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Politics may not get Minnesotans out to vote, but beer and sausage might

But we can climb right down from that high horse when it comes to local and municipal elections. In 2013, just 28 percent of Minneapolitans and 15.5 percent of St. Paulites voted for mayor. 

The solution? Replace politicians with craft pours and pork products. Sort of.

Minnesota’s chapter of the national nonprofit, FairVote, has been teaming up with local chefs and brewers in the Twin Cities to host tasting events where people sample food and drinks, then elect their favorite using a ranked-choice voting system. FairVote MN advocates for cities around the state to adopt ranked-choice voting, a system they think will make elections more democratic and, eventually, improve voter turnout. They’ve put on over a dozen of these tasting events, serving samples of anything from wine to waffles.

“Anything you can put on a ballot, we’ve done,” Jeanne Massey, executive director of FairVote MN, says.

Their biggest tasting yet was an all-you-can-eat sausage festival called “Best of the Wurst,” which will make its second annual appearance Sunday, September 17 from 2 to 6 p.m. at Sociable Cider Werks in northeast Minneapolis.

The $35 admission price gets you a pint, a raffle ticket, and as many sausage samples as you can stomach from a dozen restaurants in the Twin Cities. People come to eat, drink, and enjoy performances from local musicians and comedians. But most importantly, they come to carry out their civic duty of electing one sausage the “best ‘wurst” using ranked choice voting.

“We thought, ‘What would bring people to a house party?’” Massey told me at their last event, a beer tasting at Steel Toe Brewing in St. Louis Park. “I don’t want to go into a hot gymnasium to learn about politics; I want to drink beer. I want to eat sausages!”

At their August 22 tasting at Steel Toe, “constituents” packed into the makeshift polling center in the backroom of the brewery and evaluated the merits of the four “candidates” on the tray in front of them: a golden ale, an IPA, a dark ale, and a tart ale.

After a while of sipping and schmoozing, the empty glasses signaled that the group was well-informed on each candidate and prepared to fill out their ballots. Instead of casting only one vote for their favorite of the four — the “first-past-the-post” process standard throughout most of the country — voters at Steel Toe got to rank all four beers from favorite to least favorite.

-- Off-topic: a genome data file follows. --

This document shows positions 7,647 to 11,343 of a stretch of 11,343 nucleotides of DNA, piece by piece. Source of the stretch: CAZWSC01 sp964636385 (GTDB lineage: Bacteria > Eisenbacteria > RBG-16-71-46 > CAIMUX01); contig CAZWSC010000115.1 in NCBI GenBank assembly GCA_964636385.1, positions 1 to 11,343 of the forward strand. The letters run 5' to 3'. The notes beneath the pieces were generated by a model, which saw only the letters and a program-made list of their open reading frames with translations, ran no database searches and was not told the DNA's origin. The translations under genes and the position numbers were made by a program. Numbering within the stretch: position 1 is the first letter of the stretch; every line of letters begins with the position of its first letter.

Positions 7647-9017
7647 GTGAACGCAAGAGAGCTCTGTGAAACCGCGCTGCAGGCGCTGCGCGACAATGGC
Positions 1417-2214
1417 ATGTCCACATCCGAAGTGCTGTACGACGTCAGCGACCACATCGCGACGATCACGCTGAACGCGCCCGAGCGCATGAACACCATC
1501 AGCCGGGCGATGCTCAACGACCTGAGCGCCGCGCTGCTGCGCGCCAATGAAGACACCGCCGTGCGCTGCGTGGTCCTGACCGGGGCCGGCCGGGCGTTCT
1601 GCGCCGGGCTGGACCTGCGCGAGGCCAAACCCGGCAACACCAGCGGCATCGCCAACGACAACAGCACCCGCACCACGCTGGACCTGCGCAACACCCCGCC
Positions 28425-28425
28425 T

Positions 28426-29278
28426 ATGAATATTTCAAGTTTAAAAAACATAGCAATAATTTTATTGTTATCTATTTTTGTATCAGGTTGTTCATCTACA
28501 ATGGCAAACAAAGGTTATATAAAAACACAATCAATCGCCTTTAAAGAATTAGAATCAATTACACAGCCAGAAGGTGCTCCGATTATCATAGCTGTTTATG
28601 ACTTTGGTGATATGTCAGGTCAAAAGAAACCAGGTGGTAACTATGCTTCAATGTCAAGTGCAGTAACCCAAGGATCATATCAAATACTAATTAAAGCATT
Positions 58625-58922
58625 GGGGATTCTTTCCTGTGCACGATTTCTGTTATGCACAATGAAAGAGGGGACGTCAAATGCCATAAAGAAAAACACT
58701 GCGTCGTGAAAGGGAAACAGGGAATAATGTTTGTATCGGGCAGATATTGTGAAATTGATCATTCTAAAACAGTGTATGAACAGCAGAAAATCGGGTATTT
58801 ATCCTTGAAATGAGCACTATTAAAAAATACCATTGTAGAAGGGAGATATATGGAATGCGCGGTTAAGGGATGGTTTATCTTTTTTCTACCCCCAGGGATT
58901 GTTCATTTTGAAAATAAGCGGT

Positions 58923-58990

Once the ballots were collected and tallied, the beer that received the fewest first-choice votes was eliminated, and its votes were instantly redistributed to the second-ranked beer on each ballot. The process repeated until one beer — the dark ale — received more than 51 percent of the vote and became the majority winner.

This process, according to FairVote MN, elects a victor with broader appeal among more people, preventing an exceptionally polarizing candidate (say, a particularly hoppy IPA or a particularly orange demagogue) from rising to power. It also allows people to vote for a candidate with less mass appeal (like a sour ale or a third-party candidate) without fear that their vote will be a “spoiler” or a throw-away vote.

Critics counter that the system is overly complicated and can actually discourage voters from coming out to the polls, but Cindy Bielke, a communications consultant for FairVote MN, said that concern is one of the main reasons they host these events.

“The goal is to expose people to the concept of ranked-choice voting and to give them an opportunity to actually do it so they can understand that it’s easy to do, and that it’s not as overwhelming as critics will try to claim,” Bielke says. “All the research is showing that as soon as people get the chance to do it, they like it, and they want to do it.”

In fact, Minneapolis has been using the system since 2006, and St. Paul since 2011. A few more cities in Minnesota have been discussing moving to ranked-choice, like St. Louis Park, Brooklyn Park, Hopkins, Bloomington, and Minnetonka. 

“The model of democracy that people have been presented with is so unappealing that something isn’t working,” Bielke says. “Ranked-choice voting probably isn’t the only thing that needs to change to make things better, but it’s a really big change that could make a big difference.”

With ranked choice, FairVote hopes people will start to restore their faith in the process of democracy. And maybe, just maybe, it can eventually motivate voter turnout better than a beer or sausage might.


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